3.3. Biology and modelling of mouse hair follicle formation
As the dominating mammalian model, understanding morphogenesis in the mouse has enormous significance when it comes to determining our own development. Advantageously, the mouse offers unique genetic tools, such as the ability to create targeted mutations, which have greatly contributed towards piecing together the molecular control of development. As for sheep, mouse hair development proceeds through several rounds of follicle formation, with the primary hair follicles appearing in an approximately equidistant pattern between 13 and 16 days following fertilization and secondary and tertiary follicles forming later in the expanding regions surrounding the primary follicles (figure 3c) . Again, models based on reaction–diffusion ideas are highly adept at replicating experimental observations and features of follicle patterning [27,89]; for example, see figure 5.
Having defined possible activatory–inhibitory signalling pathways in the chicken, together with the genetic identification of additional pathways dedicated to skin development in the mouse, the logical next step was to explore whether interactions between these pathways were consistent with the theoretical network topologies of figure 2. Mou et al.  paid attention to the signalling pathway composed of the extracellular ligand, Eda, and its receptor, Edar, and its interaction with certain members of the BMP family. Edar expression is critical for primary follicle patterning with Edar signalling resulting in both a rapid positive feedback loop that stimulates both its own expression as well as production of the inhibitors, Bmp4 and Bmp7. Diffusion transports these extracellular signals laterally where they strongly repress Edar transcription and, hence, suppress hair follicle fate. These interactions—a locally operating autocatalytic process coupled to a long-range inhibitory mechanism—appear to conform to the underlying principles of an activator–inhibitor system. Furthermore, this work has also revealed a locally acting BMP-inhibiting process driven by Edar signalling, mediated through the BMP-binding protein connective tissue growth factor (CTGF). Mathematical modelling  has demonstrated the sufficiency of the Edar–BMP–CTGF interactions in producing a periodic pattern, at least under certain constraints.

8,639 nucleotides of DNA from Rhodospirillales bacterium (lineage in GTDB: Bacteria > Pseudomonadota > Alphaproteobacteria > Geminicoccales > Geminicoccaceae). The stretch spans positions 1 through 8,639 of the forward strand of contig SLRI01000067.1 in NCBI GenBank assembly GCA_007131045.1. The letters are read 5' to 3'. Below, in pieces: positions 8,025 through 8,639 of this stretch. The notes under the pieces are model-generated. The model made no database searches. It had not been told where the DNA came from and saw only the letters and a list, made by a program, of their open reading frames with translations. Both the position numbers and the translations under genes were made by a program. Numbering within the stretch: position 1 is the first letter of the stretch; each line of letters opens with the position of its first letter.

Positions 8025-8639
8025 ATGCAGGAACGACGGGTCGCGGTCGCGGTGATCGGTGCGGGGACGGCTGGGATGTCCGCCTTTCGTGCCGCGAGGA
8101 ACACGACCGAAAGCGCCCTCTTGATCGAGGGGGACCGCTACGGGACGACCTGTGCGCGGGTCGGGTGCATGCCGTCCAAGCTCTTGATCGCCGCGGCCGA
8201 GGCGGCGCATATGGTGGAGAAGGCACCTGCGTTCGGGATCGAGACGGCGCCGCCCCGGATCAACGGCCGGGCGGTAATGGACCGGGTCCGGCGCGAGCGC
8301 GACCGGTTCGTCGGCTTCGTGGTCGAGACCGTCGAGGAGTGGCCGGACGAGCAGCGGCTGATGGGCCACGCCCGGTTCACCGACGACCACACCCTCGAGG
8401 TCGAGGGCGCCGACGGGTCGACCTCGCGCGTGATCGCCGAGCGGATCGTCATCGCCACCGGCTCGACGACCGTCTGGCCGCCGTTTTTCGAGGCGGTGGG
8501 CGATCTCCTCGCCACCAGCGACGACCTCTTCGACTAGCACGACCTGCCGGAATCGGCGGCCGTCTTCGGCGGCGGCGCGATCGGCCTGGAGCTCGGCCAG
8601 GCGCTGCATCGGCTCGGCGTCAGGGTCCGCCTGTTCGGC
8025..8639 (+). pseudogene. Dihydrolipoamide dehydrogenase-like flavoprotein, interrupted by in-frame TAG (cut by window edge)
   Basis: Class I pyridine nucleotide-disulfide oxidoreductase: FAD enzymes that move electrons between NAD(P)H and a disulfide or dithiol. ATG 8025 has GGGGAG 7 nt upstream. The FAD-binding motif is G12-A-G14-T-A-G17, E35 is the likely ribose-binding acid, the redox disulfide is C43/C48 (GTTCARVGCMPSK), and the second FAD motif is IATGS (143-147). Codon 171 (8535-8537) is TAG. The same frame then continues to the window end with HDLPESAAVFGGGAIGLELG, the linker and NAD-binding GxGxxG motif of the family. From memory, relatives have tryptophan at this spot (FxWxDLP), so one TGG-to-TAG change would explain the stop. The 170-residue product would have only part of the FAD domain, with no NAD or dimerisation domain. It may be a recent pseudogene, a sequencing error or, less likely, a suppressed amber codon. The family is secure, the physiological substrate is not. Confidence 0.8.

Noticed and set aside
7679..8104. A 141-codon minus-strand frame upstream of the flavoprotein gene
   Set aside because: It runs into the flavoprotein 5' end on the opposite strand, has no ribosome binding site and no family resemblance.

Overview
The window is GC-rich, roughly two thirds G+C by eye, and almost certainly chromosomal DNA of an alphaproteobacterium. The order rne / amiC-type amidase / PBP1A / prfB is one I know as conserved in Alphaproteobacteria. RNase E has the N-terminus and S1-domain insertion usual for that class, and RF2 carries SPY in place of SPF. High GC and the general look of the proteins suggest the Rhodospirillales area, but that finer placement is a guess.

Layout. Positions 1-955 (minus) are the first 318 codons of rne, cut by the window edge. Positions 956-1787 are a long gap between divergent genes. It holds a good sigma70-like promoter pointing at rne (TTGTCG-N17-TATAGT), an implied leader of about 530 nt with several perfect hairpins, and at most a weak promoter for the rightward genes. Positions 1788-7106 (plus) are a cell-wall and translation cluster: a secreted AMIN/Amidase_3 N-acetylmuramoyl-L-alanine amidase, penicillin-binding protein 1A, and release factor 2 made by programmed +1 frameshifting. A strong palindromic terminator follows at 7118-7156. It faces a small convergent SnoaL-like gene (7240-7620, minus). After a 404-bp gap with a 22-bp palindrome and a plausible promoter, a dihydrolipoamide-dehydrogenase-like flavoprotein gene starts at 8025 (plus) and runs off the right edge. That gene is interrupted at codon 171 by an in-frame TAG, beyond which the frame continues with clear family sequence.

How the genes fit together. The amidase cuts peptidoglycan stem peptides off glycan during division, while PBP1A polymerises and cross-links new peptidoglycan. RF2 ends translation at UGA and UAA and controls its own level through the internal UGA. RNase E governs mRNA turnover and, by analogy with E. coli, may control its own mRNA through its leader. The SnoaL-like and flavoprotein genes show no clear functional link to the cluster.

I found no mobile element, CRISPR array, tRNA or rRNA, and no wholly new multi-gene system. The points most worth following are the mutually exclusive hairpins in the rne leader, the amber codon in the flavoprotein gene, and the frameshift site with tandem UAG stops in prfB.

A combination of mathematical modelling and experimental work by Sick et al.  has further enhanced our understanding of follicle patterning, uncovering a second potential reaction–diffusion loop that operates both during primary and later stages of follicle patterning. Here, a proposed mechanism counters the activating action of the Wnt/β-catenin pathway against the inhibiting actions of Dkks to localize the developing follicles. Yet, rather than operating in complete independence from the above Edar–BMP–CTGF network, these two loops are proposed to be interlocked, with Edar activating the expression of Wnt10a, Wnt10b and Dkk4, encoding β-catenin pathway ligands and an antagonist, and β-catenin activity subsequently stimulating the expression of Edar itself [90–92].
Overall, these results are inching us towards a detailed knowledge of the molecular processes underpinning hair patterning (figure 3d) and hint at a significantly more complex activator–inhibitor framework than captured in the most simplified realizations of Turing's scheme. It appears that multiple signalling pathways take on the distinct roles of activators and inhibitors, acting together to localize the positions of follicles.